Relation between absolute stress levels, rupture style, and seismic radiation on mature faults

Nadia Lapusta, & Valere R. Lambert

Published August 13, 2020, SCEC Contribution #10475, 2020 SCEC Annual Meeting Poster #153

Accumulating geophysical evidence, including observations of heat flow, steep angles between inferred principal stress directions and fault traces, and the geometry of thrust-belt wedges, suggests that the shear resistance acting on mature faults must be low (< 20 MPa). Two contrasting hypotheses used to explain such low-stress, low-heat operation of mature faults are that they are either chronically weak, such as from low effective confinement due to pervasive fluid overpressure, or are quasi-statically strong but undergo considerable enhanced dynamic weakening at seismic slip rates. Here, we explore seismologically inferable quantities in fault models with parameter regimes consistent with low-stress, low-heat operation on matures faults, using fully dynamic simulations of earthquake sequences on rate-and-state faults with varying degrees of efficiency in enhanced weakening due to thermal pressurization of pore fluids.

We find that fault models including a combination of these two hypotheses, with some degree of chronic fluid overpressure along with moderate enhanced dynamic weakening, produce crack-like to mildly pulse-like ruptures and work best for reproducing an existing range of observations, including nearly magnitude-invariant static stress drops, increasing average breakdown energy with rupture size, apparent stress between 0.1 to 1 MPa, and radiation ratios between 0.1 and 1.0. In contrast, fault models with more efficient weakening that produce sharp self-healing pulses result in higher values of radiated energy per moment (and hence higher apparent stress) than inferred teleseismically for natural megathrust earthquakes. The larger radiated energy per moment of self-healing pulses is similar to limited regional inferences for crustal strike-slip faults. Our findings suggest that (1) persistently weak fault models with moderate enhanced dynamic weakening may be plausible representations of natural subduction zones, unless radiated energy is underestimated teleseismically, and (2) crustal mature faults may differ, with less chronic but more dynamic weakening.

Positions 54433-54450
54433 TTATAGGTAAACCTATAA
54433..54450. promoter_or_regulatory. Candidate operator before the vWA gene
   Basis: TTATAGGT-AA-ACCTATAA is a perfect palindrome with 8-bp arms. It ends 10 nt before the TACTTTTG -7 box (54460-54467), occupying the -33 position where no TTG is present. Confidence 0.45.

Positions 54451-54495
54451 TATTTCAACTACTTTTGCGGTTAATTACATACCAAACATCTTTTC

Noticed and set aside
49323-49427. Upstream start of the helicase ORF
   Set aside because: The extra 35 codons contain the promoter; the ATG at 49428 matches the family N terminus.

Lapusta, N., & Lambert, V. R. (2020, 08). Relation between absolute stress levels, rupture style, and seismic radiation on mature faults. Poster Presentation at 2020 SCEC Annual Meeting.

Related Projects & Working Groups
Fault and Rupture Mechanics (FARM)